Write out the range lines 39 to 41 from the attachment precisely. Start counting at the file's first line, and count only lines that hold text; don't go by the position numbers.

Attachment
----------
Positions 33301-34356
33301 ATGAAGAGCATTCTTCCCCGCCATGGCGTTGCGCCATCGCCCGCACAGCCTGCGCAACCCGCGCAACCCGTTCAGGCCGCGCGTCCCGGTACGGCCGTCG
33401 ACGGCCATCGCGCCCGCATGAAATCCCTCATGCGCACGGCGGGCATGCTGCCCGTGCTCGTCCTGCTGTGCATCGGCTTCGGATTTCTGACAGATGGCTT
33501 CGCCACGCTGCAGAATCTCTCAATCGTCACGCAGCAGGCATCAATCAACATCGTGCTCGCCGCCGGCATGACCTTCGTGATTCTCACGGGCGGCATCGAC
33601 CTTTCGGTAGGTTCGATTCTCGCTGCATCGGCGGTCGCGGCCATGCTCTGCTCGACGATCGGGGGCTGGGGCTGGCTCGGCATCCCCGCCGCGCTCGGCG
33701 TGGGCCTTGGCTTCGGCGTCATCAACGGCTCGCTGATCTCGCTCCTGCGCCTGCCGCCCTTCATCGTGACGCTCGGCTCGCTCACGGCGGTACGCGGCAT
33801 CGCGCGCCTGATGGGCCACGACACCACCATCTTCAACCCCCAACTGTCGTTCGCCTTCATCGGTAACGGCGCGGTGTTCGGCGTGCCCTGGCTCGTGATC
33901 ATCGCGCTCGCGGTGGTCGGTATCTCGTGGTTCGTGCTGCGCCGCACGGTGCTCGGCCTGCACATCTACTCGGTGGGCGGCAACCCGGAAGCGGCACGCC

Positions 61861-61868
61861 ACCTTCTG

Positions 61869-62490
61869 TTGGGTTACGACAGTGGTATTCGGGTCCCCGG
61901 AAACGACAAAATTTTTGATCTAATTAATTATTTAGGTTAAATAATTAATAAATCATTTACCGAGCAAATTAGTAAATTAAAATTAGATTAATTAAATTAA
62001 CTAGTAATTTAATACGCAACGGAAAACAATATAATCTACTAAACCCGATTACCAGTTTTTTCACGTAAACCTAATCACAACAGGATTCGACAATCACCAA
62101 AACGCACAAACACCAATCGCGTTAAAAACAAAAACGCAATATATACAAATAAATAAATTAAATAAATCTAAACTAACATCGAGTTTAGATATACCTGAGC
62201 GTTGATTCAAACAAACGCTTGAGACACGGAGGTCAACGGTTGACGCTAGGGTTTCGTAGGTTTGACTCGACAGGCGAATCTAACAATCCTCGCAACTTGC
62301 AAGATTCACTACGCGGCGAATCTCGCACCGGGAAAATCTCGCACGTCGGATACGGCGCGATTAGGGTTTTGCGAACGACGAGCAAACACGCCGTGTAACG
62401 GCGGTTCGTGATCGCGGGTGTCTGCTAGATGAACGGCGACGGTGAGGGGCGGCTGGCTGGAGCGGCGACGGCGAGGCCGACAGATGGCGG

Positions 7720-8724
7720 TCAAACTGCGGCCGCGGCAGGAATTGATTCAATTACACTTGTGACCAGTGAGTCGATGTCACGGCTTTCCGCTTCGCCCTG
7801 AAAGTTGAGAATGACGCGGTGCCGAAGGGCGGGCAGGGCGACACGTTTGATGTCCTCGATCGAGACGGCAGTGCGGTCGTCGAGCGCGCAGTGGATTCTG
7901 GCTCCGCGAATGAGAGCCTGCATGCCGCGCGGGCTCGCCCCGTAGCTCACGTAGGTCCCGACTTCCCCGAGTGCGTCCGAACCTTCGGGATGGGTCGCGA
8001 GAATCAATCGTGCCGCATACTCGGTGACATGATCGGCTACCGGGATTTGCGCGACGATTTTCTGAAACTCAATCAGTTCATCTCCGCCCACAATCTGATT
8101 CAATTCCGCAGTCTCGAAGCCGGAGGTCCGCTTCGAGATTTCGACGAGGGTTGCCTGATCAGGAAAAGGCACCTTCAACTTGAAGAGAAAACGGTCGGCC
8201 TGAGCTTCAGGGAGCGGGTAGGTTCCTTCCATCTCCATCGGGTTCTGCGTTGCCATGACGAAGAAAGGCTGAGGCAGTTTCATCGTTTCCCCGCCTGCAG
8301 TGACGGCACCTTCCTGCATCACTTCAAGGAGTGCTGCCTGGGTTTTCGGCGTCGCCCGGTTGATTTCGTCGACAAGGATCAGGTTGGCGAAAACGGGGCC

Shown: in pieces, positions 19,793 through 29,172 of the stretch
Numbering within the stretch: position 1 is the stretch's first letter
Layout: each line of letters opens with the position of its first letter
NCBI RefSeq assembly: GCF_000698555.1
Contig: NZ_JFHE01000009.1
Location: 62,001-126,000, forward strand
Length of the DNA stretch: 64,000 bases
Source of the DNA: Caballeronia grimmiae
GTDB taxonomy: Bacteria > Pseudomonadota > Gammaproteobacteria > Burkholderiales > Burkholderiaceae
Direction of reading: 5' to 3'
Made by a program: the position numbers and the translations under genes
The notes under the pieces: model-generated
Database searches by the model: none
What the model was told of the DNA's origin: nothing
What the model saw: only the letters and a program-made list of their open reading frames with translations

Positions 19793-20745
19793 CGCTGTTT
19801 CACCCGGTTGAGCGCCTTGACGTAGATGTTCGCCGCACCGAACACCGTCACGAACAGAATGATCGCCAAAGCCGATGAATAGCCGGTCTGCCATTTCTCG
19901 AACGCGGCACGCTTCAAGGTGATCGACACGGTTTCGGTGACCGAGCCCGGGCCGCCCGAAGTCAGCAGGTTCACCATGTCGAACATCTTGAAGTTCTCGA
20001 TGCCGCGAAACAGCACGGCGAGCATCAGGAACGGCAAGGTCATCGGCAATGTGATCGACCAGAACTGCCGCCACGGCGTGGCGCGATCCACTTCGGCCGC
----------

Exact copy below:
Database searches by the model: none
What the model was told of the DNA's origin: nothing
What the model saw: only the letters and a program-made list of their open reading frames with translations